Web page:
The reality of pain in our world is not easy for any of us to accept. Personally, I am rather a baby so far as physical pain is concerned, but emotional pain is perhaps an even greater problem. Many have grappled with the question including C.S. Lewis, who is one of my favorite authors. Some in dealing with it lose their faith; others make choices that powerfully affect their own lives and the lives of those around them.
Paul Meier and David L. Henderson have taken up the challenge in Finding Purpose Beyond Our Pain. They take address 7 areas of emotional pain–injustice, rejection, loneliness, loss, discipline, failure, and death–and attempt, successfully I believe, to find a purpose in suffering the torments of normal life. As a Christian who believes that pain is a consequence of the fall from grace, it might be easy to assume that pain is simply wrong. Meier and Henderson suggest that pain has a purpose to help move us beyond ourselves and prepare us to become citizens of heaven.
Early in their discussion, the authors write that we fail to see this purpose because we focus on the circumstances rather than on God, allow fear of pain to supplant our fear and understanding of God, and forget our experiences of God’s past faithfulness as we struggle with present problems. Of course, for many of us, one area of emotional pain often comes to dominate our lives, potentially becoming a barrier to our progress in spiritual growth.
Personally, rejection and loneliness have been my greatest source of disappointment and self-doubt. I found the chapters on these areas of pain especially relevant and thought-provoking, in fact, causing me to slow down in my reading to ponder some of what they wrote. Two thoughts struck me as especially valuable. One was to remember that I’m not the only one who struggles with such feelings and to use my own needs as a springboard to reach out to others with similar needs, not to meet my own but to seek to be their friend. Such is the tragedy of self-focused struggles with pain, that is, the tendency to wait for someone to do something rather than becoming someone who does something.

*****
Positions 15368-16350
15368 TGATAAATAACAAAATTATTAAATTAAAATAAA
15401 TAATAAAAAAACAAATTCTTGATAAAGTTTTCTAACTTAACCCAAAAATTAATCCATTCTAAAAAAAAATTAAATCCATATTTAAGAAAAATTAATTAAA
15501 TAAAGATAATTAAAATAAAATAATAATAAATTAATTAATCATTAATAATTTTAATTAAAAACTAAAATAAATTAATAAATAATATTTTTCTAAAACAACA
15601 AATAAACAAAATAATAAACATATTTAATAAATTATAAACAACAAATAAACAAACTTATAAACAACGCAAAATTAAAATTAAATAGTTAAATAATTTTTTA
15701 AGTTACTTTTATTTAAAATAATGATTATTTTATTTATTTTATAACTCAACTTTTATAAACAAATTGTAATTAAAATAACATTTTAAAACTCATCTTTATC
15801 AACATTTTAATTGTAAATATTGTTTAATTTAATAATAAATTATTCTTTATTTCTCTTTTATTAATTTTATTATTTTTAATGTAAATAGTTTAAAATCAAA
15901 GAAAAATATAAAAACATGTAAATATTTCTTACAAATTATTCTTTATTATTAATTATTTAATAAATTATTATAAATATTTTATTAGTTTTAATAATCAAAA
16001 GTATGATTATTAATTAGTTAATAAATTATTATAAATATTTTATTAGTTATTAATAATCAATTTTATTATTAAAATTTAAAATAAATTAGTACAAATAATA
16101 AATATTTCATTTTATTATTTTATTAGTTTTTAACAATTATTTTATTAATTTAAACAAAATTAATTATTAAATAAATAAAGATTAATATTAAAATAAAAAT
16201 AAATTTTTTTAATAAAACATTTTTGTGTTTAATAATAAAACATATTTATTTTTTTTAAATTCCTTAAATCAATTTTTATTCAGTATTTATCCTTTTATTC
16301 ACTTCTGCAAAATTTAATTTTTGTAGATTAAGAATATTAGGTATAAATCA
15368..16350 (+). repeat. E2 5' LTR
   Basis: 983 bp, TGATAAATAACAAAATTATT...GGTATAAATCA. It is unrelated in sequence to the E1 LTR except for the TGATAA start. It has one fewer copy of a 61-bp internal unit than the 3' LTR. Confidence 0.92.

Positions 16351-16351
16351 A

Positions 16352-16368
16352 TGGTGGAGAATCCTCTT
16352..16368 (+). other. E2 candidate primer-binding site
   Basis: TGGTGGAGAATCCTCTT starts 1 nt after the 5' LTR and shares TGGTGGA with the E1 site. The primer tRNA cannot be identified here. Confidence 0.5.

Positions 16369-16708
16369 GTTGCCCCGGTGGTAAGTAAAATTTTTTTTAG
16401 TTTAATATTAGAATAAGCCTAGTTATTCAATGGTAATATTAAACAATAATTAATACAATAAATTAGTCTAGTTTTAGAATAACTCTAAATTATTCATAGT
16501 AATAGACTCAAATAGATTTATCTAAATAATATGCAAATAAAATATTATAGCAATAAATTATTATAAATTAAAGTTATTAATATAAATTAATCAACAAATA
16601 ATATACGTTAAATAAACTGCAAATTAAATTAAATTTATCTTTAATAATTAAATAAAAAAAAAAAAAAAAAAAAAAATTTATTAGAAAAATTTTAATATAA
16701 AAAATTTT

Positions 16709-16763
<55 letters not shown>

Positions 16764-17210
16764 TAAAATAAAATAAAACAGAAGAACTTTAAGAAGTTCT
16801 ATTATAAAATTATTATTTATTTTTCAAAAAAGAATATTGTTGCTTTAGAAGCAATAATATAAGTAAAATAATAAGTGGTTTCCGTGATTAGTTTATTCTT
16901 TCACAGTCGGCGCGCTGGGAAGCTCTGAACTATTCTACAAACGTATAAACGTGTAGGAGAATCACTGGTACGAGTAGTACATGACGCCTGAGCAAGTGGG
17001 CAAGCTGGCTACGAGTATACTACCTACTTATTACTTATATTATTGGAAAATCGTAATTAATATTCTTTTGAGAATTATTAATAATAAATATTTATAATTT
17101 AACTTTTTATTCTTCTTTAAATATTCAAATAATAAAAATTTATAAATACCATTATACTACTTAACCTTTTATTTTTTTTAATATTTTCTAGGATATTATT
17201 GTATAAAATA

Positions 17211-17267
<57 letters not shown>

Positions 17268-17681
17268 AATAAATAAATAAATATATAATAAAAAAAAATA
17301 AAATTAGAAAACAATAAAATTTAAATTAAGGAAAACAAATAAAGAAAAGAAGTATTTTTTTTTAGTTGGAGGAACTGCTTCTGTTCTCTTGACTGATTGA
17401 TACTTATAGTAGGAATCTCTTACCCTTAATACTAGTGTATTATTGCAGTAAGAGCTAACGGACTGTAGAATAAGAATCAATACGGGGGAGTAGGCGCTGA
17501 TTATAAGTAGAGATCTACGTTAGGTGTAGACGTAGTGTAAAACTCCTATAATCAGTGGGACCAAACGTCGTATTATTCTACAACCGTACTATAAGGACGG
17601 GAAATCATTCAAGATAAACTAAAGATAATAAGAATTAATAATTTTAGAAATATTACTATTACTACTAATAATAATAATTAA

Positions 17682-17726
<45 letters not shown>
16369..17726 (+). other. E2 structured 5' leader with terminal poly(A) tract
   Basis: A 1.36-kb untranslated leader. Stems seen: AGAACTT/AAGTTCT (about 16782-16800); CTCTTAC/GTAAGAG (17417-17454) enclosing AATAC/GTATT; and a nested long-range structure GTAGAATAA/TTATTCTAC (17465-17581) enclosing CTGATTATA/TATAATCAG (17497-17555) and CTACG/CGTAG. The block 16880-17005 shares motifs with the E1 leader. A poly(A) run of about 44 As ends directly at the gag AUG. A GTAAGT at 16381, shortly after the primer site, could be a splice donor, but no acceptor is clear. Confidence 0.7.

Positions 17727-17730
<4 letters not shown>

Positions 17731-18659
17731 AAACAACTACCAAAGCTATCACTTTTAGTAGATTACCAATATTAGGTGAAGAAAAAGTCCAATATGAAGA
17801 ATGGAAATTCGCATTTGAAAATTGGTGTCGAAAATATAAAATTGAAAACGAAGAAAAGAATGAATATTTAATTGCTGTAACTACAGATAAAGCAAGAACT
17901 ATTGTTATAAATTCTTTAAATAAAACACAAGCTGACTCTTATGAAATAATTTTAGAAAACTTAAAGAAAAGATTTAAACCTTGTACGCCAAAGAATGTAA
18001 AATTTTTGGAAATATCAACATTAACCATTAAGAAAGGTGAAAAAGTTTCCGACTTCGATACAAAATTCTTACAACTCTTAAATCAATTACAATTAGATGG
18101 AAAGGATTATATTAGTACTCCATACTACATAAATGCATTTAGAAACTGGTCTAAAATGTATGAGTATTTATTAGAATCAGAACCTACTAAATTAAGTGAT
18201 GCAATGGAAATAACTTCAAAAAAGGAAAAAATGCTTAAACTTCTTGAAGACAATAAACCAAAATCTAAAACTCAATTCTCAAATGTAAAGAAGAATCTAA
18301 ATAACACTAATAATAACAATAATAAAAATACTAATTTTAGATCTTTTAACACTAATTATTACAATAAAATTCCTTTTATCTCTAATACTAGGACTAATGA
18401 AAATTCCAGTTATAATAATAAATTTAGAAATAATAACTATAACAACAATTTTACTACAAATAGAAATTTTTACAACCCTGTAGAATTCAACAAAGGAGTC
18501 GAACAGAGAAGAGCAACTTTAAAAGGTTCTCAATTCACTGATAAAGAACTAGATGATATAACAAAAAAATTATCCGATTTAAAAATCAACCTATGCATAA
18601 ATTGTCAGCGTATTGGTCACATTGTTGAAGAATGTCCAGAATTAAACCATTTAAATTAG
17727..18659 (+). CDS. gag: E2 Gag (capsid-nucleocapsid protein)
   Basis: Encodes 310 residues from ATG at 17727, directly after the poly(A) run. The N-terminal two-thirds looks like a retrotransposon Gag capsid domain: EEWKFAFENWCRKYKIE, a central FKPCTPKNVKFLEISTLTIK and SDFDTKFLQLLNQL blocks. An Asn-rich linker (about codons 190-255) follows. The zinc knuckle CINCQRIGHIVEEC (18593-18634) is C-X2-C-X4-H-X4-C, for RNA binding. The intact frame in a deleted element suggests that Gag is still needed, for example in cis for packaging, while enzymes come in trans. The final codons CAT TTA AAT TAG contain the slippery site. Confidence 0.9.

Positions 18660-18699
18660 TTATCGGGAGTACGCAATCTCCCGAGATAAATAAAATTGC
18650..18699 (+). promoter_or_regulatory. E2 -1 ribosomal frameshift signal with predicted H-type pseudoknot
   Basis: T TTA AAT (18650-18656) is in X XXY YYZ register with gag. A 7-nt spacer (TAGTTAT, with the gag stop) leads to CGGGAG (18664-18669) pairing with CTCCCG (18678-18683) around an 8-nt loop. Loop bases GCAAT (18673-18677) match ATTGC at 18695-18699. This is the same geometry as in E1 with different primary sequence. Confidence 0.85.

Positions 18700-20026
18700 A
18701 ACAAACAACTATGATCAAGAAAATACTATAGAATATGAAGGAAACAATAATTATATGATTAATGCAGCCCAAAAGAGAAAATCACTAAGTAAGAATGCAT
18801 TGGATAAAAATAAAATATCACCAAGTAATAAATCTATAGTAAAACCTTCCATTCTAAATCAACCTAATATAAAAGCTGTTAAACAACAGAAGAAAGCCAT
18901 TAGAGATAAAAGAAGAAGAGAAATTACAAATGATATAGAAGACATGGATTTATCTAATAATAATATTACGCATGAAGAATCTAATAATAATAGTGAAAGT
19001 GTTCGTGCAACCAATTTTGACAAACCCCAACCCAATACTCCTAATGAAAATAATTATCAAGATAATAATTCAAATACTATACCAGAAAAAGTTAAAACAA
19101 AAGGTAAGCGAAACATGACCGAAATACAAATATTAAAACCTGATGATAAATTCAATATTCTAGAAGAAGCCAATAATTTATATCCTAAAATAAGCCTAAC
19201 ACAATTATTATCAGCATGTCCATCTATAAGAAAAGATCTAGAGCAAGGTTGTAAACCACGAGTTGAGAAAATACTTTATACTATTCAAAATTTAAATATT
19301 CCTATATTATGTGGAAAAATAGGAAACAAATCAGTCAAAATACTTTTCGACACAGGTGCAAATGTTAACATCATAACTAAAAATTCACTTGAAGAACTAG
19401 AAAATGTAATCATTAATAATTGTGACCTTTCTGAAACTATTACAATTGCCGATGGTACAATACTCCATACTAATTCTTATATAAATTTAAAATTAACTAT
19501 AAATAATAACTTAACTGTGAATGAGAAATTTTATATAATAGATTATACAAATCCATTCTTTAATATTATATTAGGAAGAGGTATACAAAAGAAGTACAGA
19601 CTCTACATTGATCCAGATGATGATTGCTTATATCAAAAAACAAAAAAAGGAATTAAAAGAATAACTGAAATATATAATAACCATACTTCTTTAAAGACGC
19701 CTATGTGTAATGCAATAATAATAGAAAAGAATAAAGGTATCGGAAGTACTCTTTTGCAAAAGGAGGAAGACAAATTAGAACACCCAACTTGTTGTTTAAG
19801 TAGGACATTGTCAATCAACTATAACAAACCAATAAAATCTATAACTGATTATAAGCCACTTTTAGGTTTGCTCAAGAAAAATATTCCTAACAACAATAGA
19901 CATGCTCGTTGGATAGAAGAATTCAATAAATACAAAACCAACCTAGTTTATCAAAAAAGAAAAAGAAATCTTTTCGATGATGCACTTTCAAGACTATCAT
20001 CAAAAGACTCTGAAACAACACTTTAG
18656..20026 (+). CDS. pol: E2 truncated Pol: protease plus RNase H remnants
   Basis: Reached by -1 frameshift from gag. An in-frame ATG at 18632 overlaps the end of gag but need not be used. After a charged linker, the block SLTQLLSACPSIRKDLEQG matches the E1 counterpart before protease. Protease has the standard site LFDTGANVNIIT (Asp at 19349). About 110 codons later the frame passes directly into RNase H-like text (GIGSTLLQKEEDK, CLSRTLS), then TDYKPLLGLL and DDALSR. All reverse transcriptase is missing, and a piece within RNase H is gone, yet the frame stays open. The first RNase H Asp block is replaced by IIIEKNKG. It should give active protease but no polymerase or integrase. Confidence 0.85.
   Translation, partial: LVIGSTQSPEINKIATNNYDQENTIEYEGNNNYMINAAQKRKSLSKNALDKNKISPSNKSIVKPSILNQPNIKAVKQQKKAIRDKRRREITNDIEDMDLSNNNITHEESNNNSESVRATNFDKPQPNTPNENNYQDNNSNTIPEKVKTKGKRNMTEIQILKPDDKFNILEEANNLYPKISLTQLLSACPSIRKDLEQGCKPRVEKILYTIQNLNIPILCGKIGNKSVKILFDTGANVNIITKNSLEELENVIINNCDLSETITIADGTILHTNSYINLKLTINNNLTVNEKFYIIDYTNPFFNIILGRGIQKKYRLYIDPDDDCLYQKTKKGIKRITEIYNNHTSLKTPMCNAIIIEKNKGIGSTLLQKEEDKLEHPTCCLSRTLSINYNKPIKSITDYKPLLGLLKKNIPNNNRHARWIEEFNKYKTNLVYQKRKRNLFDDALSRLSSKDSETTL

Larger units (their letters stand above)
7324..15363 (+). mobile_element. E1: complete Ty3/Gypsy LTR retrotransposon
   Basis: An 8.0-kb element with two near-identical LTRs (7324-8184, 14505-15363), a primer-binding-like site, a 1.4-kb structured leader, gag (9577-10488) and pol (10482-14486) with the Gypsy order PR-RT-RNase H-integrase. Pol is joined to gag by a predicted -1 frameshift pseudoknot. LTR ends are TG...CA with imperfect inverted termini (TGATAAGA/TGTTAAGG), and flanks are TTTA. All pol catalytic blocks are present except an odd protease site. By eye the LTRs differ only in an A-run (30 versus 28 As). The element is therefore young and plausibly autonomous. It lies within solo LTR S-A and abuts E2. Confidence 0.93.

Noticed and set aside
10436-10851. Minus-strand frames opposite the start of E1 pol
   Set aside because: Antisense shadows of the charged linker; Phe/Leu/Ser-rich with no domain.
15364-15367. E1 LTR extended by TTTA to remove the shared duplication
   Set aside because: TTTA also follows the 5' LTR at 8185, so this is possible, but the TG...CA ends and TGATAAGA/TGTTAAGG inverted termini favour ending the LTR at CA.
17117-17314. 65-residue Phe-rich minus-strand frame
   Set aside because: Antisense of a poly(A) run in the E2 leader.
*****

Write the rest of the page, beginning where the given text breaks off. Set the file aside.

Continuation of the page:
I also found their observation about time in relationships to be right on the mark. In our world today, we Americans especially leave too little time for relationships–for spouses, children, or friends. In doing so, we deprive both ourselves and our loved ones from a most basic need. While Meier and Henderson offer strong medicine on developing our relationships with God in achieving pain’s purpose, they are clear that we have something important to share with each other that we should not neglect.
My strongest recommendation of Finding Purpose Beyond Our Pain is that I will most likely reread it myself. The last area of challenge, death, is a sober but valuable reminder that we will all face that ultimate source of potential pain for ourselves and our loved ones, and that it ought not to be avoided or met without thought and preparation. Some deny their pain, while others become lost in it. For many of us, pain comes and goes along with life’s ups an downs. I will come back to this book, I suspect, the next time I find myself caught in my own pain whatever its source.